Behind Window 16 was Gordon Xmas Ale 8.8%, a beer I enjoyed reading the backstory of. It claims to have started the tradition of Belgian Christmas brews when it was brewed for the Brits during World War One and they Belgians developed a taste for it. Whether or not this is true, it’s certainly a cute tale that makes me interested in trying a beer with a century long history. I remember drinking Gordon’s Highland Scotch for the first time tears ago in Dr Okell’s (now the more famous Mr Foley’s) and stealing the Gordon’s glass to go with it. I think my old housemate then stole it from me… Anyway, enough memories. Let’s drink.
A dark bronze with a lovely ruby hue, the familiarities with a Scotch ale are here with the slightly smoky wooden tones but much sweeter base. The taste matches this as a peaty flavour settles on your tongue whilst a smack of vanilla drags it down your throat. There’s that customary sherry stickiness and a decent astringency that pulls the whole mix together. As my understanding of traditional Christmas ales has grown over the past fortnight, I can recognise this as a classic example. However, I would’ve not said the same on the 30th November. I’ve really enjoyed this beer and find the bottle empty surprisingly quickly. Yet its tradition doesn’t match my first expectations so I should critique it as I perhaps would had this been behind window one. If this was marketed as a regular scotch ale I would not be surprised. Still delicious.
Window 17 sees two beers clumped together for the simple purpose that they were the first two beers I bought to be included in the calendar, having been purchased back in April; Goliath Christmas 8% and La Gauloise Christmas 8.1%. They’ve been kicking around my bottle stash for a while awaiting their turn and are the longest serving beers that haven’t been bought for the purpose of ageing. I know nothing of the Goliath from Gouyasse Brewery, but remember when La Gauloise’s beers used to be sold in Morrisons. My interest in them simply stemmed from a childhood love for Asterix the Gaul, though I recall the beer itself being somewhat disappointing.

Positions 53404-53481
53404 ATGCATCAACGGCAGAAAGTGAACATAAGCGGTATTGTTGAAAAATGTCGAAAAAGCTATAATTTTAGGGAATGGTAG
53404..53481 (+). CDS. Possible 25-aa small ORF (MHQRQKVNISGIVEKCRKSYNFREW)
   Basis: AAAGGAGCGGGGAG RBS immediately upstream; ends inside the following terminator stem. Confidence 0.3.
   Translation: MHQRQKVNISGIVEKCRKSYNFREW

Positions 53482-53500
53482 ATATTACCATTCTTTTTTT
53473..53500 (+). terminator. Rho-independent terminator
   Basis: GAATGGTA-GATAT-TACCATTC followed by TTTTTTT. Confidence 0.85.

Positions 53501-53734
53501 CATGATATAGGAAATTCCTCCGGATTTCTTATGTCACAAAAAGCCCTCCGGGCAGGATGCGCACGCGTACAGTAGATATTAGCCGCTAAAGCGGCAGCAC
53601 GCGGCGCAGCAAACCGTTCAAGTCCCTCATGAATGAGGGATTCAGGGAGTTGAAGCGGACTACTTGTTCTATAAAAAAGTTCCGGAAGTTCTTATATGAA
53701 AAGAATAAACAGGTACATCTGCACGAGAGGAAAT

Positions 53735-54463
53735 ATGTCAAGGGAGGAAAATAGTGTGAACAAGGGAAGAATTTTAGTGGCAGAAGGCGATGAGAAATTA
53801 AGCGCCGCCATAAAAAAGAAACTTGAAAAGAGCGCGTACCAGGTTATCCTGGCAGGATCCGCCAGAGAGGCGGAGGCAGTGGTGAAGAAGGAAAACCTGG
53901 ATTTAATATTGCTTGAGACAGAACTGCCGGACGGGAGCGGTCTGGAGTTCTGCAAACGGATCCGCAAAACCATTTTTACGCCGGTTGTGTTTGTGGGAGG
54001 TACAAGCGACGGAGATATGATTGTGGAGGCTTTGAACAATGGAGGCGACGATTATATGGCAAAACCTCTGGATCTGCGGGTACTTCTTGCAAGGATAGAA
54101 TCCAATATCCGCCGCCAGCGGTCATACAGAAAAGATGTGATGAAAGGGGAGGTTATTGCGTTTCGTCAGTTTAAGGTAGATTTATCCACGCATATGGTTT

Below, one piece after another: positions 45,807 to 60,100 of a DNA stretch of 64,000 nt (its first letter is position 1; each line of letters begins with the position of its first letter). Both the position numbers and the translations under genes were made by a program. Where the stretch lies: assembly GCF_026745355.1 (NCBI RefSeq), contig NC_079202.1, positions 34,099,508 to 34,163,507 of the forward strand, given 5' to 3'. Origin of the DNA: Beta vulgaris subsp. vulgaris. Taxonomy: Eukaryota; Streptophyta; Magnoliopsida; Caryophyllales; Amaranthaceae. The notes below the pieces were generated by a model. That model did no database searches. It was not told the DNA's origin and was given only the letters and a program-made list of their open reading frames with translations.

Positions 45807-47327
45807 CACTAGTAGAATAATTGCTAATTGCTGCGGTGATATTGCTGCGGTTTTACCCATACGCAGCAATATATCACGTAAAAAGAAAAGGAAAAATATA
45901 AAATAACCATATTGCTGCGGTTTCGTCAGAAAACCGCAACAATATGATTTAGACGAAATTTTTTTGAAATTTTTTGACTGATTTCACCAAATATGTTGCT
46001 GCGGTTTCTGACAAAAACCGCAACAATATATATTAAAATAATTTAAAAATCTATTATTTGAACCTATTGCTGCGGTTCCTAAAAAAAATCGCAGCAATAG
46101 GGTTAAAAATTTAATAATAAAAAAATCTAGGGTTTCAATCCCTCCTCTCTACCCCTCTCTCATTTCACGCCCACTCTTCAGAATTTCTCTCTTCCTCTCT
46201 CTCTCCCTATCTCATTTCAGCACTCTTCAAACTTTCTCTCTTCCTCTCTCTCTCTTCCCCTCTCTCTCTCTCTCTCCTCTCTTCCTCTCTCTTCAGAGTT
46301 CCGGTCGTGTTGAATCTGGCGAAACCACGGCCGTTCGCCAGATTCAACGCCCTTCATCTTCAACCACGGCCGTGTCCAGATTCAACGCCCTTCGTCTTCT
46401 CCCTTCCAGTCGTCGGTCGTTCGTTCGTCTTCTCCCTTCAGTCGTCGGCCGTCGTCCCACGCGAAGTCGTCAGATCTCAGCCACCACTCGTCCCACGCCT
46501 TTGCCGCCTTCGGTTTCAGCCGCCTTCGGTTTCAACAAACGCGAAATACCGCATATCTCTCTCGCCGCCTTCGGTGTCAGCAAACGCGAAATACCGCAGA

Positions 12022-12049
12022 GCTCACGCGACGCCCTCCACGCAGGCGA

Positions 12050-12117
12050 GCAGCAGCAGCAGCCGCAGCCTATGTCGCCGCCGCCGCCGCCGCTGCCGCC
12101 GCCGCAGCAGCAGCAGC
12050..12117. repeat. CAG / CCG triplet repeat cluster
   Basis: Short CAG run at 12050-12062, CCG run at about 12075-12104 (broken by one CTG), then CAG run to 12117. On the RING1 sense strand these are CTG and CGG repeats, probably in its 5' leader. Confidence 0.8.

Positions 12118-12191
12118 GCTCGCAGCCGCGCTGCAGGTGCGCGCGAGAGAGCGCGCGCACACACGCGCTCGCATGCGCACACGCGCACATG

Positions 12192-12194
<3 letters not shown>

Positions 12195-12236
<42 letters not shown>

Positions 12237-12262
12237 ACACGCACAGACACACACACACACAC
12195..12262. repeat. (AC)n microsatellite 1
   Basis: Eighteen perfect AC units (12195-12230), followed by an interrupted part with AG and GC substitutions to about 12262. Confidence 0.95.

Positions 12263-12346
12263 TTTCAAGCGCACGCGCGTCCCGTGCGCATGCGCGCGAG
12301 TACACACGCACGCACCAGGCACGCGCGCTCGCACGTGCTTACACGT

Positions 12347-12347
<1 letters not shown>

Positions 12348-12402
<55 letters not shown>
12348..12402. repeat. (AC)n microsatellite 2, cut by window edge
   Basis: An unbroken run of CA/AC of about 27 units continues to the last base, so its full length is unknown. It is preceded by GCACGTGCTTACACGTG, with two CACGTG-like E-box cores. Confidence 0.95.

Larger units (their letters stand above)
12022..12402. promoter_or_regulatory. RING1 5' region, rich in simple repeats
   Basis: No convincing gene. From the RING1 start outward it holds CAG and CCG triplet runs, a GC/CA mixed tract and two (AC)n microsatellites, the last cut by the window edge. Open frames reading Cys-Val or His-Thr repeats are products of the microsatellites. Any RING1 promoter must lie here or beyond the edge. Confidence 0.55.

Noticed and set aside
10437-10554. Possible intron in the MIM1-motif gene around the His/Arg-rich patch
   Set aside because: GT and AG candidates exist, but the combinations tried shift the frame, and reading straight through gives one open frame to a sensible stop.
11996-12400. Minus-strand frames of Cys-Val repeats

The Goliath Christmas is one of those beers I’m not beer-tasting literate enough to know how to describe. I want a good word or THE word to use and I don’t have it. All I know is that this beer is going to be carbonated; too carbonated. It smells carbonated. There’s so much carbonation I could add this to iron to create a high tensile steel. But I’m judging this on a scent of carbonation. We can taste this and find sweet cherry flavours mixed into a Belgian yeast, grassy warmth and a slight, but enjoyable alcohol burn. This all happens within milliseconds before the carbon takes over. Fizzy, burp-creating, bubbly carbonation that I want to serve in a plastic flute at a chav’s wedding. You can always tell. It’s all I experience the whole way down. Somebody please tell me the word I’m searching for. But for now it will remain as high high carbonation. Disappointing.
The La Gauloise has the deep colour of a Christmas port and the head of a morning Bucks Fizz. There is certainly an interesting aroma of Chinese plum sauce but the sweet dark fruit hints a port can provide. At first taste, I’m concerned this is particularly thin. It certainly drinks as a much weaker beer. But what you have here is a tasty, but rather modest affair. It’s flavoursome enough to enjoy, but one-dimensional. In fact, it’s a sherry beer. We’ve described several beers with the term ‘sherry’ recently, including the Gordon’s above, but this is the definition. This could be served up to Emily Bishop everyday in the Rovers and she wouldn’t spot the difference. This is sherry. I suppose I should commend La Gauloise, for the majority of Brits associate sherry with this time of year, and therefore this would certainly count as a Christmas beer. But it’s not beer. It’s sherry.